The Back Burner

So just a couple more name-drops here. I went to the exceedingly fragrant Charleston Festival with my friend Ruthie and we heard Esther Freud and Edward St Aubyn talk about drawing from their lives for their work. Then, after lunch by the marquee, we went for a big old walk up Firle Beacon. After that it was Joanna Trollope being interviewed by (and at times making mincemeat of) William Nicholson.

I love Joanna Trollope’s writing – it is so clean and clear and well-structured – a bit like her, in fact. I was heartened to hear her describe her writing process, because it’s very like mine. We both start with a theme, find a setting, build our characters then start writing. She usually knows where she wants it to end, but that’s the extent of the structuring for the first draft. She says you have to observe the world and trust your subconscious to do the work for you. I entirely agree.

Walking down the hill with OldMan the other day, on our way to see yet another Brighton Festival show, I decided to tell him how far I had got with my thinking about novel #3. I realised, as I was still going on twenty minutes later, that I had actually accumulated a mass of material without once sitting down and thinking about it in a conscious way. It’s always there, the next story, quietly building, being sparked off by small moments as I go about with my eyes and ears open (I’ve even got some thoughts about novel #4 fermenting somewhere down in the must).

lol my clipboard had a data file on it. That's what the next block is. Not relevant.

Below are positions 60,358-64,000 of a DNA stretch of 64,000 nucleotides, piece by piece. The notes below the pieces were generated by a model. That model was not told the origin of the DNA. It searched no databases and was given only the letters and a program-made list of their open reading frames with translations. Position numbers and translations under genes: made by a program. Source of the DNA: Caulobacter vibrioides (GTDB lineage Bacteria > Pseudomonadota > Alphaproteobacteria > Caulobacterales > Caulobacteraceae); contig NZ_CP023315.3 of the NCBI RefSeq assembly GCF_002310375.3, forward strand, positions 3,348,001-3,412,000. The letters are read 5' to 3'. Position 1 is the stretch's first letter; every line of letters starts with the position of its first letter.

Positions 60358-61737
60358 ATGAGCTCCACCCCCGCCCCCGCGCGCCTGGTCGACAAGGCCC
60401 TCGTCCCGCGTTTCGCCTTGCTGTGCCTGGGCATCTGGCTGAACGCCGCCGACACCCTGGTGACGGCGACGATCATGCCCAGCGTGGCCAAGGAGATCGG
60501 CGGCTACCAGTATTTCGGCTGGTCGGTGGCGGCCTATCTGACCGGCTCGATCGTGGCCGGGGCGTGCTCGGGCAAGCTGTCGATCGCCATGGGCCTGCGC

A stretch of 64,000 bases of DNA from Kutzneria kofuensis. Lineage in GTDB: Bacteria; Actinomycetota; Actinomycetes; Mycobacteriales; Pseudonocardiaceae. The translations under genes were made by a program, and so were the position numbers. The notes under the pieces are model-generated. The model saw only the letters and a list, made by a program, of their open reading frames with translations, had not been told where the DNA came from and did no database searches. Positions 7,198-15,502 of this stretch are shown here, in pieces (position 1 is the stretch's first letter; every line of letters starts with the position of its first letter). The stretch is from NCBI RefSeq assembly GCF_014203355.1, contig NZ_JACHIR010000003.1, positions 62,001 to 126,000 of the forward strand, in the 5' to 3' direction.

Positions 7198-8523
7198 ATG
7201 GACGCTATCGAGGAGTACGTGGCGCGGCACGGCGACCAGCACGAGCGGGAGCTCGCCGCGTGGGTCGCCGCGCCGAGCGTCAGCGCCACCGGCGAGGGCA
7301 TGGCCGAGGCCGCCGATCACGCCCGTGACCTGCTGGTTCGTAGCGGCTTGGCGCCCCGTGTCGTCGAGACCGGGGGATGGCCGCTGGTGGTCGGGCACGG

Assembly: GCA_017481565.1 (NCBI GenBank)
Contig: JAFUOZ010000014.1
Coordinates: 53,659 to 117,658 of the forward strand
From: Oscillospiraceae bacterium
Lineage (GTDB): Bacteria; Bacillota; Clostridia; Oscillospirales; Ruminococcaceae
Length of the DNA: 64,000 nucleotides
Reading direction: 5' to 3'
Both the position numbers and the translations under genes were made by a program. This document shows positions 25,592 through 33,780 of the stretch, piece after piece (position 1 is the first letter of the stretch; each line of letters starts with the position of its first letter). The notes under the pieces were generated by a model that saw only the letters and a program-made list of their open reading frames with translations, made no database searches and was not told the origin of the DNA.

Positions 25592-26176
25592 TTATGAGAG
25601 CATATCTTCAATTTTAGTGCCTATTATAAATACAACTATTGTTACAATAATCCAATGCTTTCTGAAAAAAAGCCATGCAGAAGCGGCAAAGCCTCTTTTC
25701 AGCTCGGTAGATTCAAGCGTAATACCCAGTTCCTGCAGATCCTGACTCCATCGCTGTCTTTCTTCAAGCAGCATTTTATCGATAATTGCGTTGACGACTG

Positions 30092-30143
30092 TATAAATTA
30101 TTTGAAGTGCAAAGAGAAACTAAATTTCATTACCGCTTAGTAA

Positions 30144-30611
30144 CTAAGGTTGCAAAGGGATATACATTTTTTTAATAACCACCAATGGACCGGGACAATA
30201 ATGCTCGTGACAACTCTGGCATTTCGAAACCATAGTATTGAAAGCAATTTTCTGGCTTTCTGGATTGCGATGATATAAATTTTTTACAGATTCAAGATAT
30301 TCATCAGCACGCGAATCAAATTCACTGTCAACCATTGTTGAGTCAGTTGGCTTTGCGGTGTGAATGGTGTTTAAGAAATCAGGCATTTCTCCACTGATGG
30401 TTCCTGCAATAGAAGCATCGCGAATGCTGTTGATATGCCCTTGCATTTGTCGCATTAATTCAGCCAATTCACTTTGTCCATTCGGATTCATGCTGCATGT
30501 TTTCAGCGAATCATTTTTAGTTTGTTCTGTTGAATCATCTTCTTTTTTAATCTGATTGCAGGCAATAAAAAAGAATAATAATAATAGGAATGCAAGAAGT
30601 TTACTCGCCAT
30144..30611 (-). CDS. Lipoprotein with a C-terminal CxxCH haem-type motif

And that is the key, and what Joanna Trollope really hammered home – you have to watch and listen to everyone and everything. A long train journey, or a delayed plane that means you have to sit in an airport for hours are gifts for a writer. You can write notes if you want – and I do always carry a notebook with me – but essentially just observe, eavesdrop and learn. It’s all useful.

The bad news is that, in answer to my questions ‘I love writing, but I find it difficult and scary. Did you when you were at my stage? and does it get any easier?’, she answered ‘Yes, I did. And no, it doesn’t’.

Ah well, then.

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